“How about our transportation, feeding, clothing, buying of hand-outs in school and other school materials needed by, especially of medicine, dentistry and architecture students?”
FSB blames the budget
The students said the FSB’s constant narrative for the excuse of not paying their allowances is non-passage or implementation of budgets.
“We don’t even know what the problem is. We were told that our money is in the budget and that we will get our money immediately the budget is passed but it’s always not the case since the budget was passed since June and till date we are yet to receive a kobo,” a student said.
“Last year the Senate president asked the former director of the board (in a meeting they held together with the Senate committee on education) to capture all the outstanding debts or the students and give a total sum of the money needed to settle the students, so it can be captured in the budget, as well as to find an everlasting solution to this problem.
“But as it is now, nothing is released to us and all we hear is there is no money. With the lack of money, we receive more students every year, (coming to join) the chain of sufferings and begging to survive.
“The present director, on her visit to Morocco, following the incident with the Senate president in November, also made mention of the fact that scholarship board is placed under capital budget and as such, our money is to be released quarterly and that is why we are having difficulty in receiving our money as at when due.”
According to the student, the director said there is no way they can get their owed money paid in full, that the three months they are to get now is for the first quarter of 2018 (Jan, Feb and March).
“We want to appeal to the federal government to please look into that and move us to recurrent budget with a one way money release, as the money is meant for feeding, not for capital projects, so as to ensure an everlasting solution to this problem.
“We are pleading with all the prominent officials who have a say in this matter to act promptly on this and ensure the release of our money, the suffering is too much and also there is need to review the whole system because we go through this every year.”
“Let the Media Pay the Complaining Students”
The Federal Ministry of Education told PREMIUM TIMES that neither the students nor journalists have the right to complain or ask questions concerning the plight of Nigerians on government scholarship abroad.
A spokesperson of the ministry, Bem Goong, chose to use profane language, in response to PREMIUM TIMES’ inquest.
He said the students should be grateful for being done a favour to study abroad for free, and not complain about their unpaid allowance.
When PREMIUM TIMES contacted Mr Goong, via a text message, to give clarifications on the issue of the foreign scholarship, his SMS response was “Are you also paying them? I’m at a loss as to why our students will contact U (you) about payment, instead of the federal ministry of education. Talk to me.”
Before our reporter could reply to his text message, Mr Goong called and began to rain abuses unbecoming of his office and expected status.
“You said that some students who are on scholarship abroad have approached you with complaints; are you also paying them?
“If they approach your office pay them! How can you be talking to me like that?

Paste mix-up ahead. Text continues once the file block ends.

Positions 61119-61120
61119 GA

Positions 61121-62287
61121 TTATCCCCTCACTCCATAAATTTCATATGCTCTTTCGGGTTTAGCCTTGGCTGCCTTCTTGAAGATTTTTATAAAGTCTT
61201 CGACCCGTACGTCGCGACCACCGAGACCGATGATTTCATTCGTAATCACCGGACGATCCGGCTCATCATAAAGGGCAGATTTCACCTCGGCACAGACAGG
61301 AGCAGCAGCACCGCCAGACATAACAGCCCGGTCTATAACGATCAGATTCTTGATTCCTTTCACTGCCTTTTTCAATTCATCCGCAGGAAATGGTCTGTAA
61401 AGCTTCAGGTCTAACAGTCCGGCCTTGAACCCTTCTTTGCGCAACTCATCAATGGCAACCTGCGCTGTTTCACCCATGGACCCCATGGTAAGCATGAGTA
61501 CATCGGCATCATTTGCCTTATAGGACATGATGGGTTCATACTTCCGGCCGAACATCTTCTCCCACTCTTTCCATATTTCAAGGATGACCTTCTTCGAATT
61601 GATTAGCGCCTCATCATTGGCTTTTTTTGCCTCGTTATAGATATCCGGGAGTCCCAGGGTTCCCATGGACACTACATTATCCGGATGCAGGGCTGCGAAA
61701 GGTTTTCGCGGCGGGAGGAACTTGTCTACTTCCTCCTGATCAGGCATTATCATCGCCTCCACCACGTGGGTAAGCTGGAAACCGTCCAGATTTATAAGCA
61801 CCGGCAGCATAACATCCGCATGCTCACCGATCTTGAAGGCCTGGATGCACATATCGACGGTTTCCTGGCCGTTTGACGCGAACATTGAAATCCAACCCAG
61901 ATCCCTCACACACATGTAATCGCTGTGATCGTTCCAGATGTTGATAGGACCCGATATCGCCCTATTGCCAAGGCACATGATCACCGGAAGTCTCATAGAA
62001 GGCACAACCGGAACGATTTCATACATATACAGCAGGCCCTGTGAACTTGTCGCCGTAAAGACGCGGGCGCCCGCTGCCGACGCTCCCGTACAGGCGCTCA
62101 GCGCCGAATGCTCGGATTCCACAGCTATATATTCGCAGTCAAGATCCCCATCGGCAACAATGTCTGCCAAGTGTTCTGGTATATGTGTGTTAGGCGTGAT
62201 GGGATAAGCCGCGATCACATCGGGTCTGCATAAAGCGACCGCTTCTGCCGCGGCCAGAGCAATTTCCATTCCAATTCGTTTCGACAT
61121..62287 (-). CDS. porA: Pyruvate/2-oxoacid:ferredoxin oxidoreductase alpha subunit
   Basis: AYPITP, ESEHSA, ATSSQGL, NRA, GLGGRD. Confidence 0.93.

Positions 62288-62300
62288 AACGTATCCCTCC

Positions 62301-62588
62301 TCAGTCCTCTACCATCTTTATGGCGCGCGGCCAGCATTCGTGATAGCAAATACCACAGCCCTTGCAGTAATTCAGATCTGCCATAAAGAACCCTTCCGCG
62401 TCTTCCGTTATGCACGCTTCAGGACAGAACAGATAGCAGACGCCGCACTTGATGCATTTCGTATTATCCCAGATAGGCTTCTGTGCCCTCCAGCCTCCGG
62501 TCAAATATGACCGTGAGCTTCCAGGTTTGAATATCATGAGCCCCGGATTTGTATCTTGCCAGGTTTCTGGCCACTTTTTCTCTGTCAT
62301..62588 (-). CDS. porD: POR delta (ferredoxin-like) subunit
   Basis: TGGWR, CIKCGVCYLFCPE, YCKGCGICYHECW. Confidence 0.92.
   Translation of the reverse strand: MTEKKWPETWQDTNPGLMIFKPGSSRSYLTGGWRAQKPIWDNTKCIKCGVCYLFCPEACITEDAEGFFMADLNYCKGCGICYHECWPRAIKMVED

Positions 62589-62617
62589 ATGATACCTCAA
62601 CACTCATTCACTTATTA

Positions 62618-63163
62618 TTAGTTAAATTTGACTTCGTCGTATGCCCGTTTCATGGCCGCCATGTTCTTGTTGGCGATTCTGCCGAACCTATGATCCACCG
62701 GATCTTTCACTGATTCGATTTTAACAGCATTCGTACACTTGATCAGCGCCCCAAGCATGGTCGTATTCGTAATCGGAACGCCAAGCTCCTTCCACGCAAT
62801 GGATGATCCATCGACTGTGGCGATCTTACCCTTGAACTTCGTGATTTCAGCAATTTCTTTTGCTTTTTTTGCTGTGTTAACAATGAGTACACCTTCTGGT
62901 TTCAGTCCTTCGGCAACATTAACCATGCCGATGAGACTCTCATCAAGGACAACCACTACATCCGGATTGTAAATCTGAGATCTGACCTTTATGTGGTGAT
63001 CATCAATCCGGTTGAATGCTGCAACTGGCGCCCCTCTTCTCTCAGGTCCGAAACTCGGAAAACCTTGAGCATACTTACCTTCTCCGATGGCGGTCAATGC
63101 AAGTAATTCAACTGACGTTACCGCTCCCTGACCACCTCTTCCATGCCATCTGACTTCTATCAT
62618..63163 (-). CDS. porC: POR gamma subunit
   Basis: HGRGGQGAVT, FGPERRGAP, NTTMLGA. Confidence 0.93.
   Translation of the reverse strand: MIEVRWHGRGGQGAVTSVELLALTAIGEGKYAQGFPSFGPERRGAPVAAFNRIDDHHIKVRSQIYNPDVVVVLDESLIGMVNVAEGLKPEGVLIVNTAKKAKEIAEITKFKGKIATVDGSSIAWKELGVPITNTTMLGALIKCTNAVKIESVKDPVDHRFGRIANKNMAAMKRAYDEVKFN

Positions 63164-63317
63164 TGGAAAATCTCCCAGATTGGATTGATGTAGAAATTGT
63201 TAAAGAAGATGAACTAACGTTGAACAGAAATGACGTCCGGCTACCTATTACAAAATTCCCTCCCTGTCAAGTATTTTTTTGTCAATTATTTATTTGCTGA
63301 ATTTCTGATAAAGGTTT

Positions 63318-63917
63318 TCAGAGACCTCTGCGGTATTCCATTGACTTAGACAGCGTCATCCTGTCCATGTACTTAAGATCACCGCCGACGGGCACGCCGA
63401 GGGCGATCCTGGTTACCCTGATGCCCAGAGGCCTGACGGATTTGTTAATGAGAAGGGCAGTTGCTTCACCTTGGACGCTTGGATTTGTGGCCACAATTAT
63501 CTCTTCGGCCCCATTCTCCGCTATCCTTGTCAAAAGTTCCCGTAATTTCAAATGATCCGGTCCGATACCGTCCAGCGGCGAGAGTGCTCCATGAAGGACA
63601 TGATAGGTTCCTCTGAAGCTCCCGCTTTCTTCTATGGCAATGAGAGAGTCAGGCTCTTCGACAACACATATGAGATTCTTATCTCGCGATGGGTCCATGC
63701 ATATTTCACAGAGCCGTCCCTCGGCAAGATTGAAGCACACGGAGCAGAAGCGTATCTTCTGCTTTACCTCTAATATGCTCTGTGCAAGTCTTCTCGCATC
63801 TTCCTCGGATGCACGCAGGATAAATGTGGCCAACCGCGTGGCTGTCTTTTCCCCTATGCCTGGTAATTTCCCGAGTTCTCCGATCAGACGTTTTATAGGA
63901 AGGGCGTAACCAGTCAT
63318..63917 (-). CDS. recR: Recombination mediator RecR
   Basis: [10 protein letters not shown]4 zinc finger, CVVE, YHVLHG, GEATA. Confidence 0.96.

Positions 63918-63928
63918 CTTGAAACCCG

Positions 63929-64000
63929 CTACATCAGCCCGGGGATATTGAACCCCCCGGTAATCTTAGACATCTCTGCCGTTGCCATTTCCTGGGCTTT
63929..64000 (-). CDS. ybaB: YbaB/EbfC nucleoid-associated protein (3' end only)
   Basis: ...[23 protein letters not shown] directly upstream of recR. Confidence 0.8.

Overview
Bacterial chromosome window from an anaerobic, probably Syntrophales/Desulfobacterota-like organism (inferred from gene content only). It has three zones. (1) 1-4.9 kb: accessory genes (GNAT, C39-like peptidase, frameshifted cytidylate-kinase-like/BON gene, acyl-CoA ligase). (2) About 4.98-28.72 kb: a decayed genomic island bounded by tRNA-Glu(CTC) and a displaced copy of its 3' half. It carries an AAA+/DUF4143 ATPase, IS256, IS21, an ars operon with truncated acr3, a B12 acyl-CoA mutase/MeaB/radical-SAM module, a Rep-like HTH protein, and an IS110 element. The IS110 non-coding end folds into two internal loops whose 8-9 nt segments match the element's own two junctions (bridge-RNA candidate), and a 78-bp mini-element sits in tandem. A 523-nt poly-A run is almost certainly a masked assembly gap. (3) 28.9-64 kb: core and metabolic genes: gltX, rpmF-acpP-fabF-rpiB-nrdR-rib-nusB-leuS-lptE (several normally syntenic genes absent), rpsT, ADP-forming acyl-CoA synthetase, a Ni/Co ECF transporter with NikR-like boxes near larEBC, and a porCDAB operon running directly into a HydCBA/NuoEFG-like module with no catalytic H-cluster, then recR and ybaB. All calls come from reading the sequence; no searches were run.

“I believe that if they have issues over payment, they should come to the scholarship board, the organisation paying them. But if they chose to go to the press; you pay them! I have no apology for saying that!
“I am not the PR manager that is afraid of the press. I have been in this job for 28 years. So, if some students, who are being helped to study for free choose to go to the press instead of the ministry, you pay them.
Even when PREMIUM TIMES kindly told Mr Goong that his confrontational stance was unnecessary, given the issue brought before his office, and all that was needed was an explanation, the information officer, who bragged off with his 28 years’ experience in public relations, retorted that, “I don’t care, I will shout ten times non-stop. Let me tell you, I started this profession before you got into your mother’s womb.
“Don’t ever send me that kind of text message. And that is my response to you – that I am not scared of a journalist. Go and do what you want to do with it, you animal, (you) idiot.”
While the education ministry declined to respond officially, an official of the ministry told PREMIUM TIMES that there were no fund releases from the finance ministry to pay the students. The official said the students were, like many other capital projects of the government, suffering from lack of funds.
Buhari’s Adviser Reacts
While the education ministry, directly responsible for the students’ plight, was confrontational in its approach, an aide to President Muhammadu Buhari promised to look into the situation.
Mr Buhari’s adviser on Diaspora matters, Abike Dabiri, has on Sunday expressed concerns about the recurring incident. She urged the National Assembly and the Federal Scholarships Board (FSB) to look into it.
“This matter, which has been a recurring issue for years, needs to be tacked once and for all by NASS and the Scholarship board. We will be engaging them continuously on this,” she wrote on her verified Twitter handle in response to the complaints by some of the students.
According to her, Immediate steps must be taken while provision must be made in the 2019 budget to ensure payment.
“My suggestion to the scholarship board is to verify and pay, urgently. However if not adequately captured in the new budget, we will be back to square one. We need to put a stop to the embarrassment permanently. Been on for years,” she said.